The French Laundry, Manresa, Benu: The skills quotient shining through successive generations of Northern California restaurants has been astonishing, with a beauty and a polish that gleams harder than Waters' restaurant was probably ever capable of. Still, it's hard to resist pulling out that notched stick to judge the genuineness of those and other restaurants, some quality of sincerity honed decades ago in the house of Panisse.

Does the sincerity still exist? I found myself ordering lunch last week in the upstairs cafe, now in the hands of co-chefs Beth Wells and Cal Peternell. Waters had just spent three nights papering the walls with old menus, both originals and color copies from the restaurant's archives: the menu for Marion Cunningham's eightieth birthday, another in honor of Slow Food Nation, one titled "A San Francisco Dinner in Celebration of Hillary Clinton," and more Bastille Day garlic fetes than you'd think four decades could contain. The effect: handsome, like a wine cellar papered with labels of bottles long drained, but also a bit startling, like yanking open the drawer of a flea-market dresser to find a stack of letters from its deceased owner.

The table next to mine had a couple in their thirties, squabbling about whether or not the woman had saved precisely half or less than that of her grilled, fig-leaf-sheathed salmon for the man to taste. At the table across, a couple of old guys — about the age my dad would be now — in tennis shorts and calf-high athletic socks, grousing that the French press coffee wasn't quite as hot as it could have been.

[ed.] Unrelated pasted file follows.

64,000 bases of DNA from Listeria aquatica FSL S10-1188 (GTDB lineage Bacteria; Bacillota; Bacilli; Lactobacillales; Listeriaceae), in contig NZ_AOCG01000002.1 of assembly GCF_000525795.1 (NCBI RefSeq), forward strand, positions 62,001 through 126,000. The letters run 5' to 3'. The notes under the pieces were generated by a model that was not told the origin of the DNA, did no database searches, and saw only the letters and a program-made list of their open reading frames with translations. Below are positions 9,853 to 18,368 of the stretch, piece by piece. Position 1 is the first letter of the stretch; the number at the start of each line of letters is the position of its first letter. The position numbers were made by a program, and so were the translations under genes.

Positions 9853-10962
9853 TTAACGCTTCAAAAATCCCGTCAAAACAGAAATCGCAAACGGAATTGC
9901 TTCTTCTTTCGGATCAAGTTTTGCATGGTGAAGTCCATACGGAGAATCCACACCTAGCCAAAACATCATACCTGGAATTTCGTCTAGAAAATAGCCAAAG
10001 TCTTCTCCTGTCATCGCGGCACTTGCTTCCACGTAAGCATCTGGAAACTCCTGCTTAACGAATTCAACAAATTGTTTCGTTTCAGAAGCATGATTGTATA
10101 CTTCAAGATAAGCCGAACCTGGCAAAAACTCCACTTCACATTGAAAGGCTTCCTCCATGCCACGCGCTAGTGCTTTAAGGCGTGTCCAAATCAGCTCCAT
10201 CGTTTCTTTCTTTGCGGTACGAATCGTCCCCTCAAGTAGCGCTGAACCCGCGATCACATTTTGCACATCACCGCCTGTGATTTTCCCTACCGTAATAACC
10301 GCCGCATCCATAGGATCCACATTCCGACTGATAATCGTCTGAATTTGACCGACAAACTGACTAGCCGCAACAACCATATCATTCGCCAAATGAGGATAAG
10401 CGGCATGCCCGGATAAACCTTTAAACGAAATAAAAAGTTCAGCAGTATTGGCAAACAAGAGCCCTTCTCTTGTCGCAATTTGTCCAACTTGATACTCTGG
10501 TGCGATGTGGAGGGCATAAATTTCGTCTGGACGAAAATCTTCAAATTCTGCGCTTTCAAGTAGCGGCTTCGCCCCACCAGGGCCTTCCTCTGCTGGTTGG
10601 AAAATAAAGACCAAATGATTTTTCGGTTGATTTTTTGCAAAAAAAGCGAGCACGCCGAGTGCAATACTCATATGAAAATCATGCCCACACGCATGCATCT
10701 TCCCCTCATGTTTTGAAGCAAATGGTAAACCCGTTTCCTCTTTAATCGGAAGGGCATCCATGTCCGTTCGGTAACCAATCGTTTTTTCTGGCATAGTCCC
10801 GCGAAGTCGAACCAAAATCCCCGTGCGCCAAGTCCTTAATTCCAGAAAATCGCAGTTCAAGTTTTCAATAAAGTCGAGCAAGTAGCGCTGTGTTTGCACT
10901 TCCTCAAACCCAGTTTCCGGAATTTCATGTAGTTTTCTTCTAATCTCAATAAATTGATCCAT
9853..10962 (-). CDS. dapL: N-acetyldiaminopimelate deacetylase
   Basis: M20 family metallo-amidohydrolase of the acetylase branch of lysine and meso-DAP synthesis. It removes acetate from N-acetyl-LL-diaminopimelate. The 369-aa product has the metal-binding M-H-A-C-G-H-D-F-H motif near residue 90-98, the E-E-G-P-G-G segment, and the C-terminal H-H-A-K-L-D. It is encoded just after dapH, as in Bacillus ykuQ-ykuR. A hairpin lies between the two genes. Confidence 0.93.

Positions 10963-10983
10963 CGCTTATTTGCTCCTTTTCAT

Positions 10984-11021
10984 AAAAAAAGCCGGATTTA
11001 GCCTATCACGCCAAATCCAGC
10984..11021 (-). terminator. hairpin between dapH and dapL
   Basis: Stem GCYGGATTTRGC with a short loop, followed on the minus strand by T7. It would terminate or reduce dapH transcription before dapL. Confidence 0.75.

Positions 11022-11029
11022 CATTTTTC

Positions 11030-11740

Me, I ordered a couple of iconic Panisse dishes. In the first, a couple of warm, soft lumps of goat cheese flocked with crisp breadcrumbs sat next to a salad of frisée and red-streaked lettuces so fresh you could sense the presence of the water they'd been irrigated with, shiny from a vinaigrette in which salt and olive oil predominated. It was a bit better than I remembered — the Andante Dairy goat cheese had more complexity of flavor than the Laura Chenel chèvre the restaurant used for years.

The pizza? Its crust was less satisfying than I recalled, paler and less breadlike, though the topping — blistered leaves of sorrel, oven-darkened anchovy filets, a sprinkling of what I think was Aleppo pepper, and a single, just-set egg in the center — offered a glimpse of classic Chez Panisse more impressive, even, than what was papering the walls. The sorrel (just shy of achingly tart), the sting of salt sea in the anchovies — egg was the dulcifying agent that softened them, once I used my knife to gild much of the pie. It was a pizza with intelligence, an appreciation for the rustic, and, above all, an impeccable sense of balance.

I lifted my pint glass of Ale Industries' 24 East Lager and, discreetly as I could in a crowded dining room, raised a toast to the ghostly menu wall across the way. Here's to you, pop.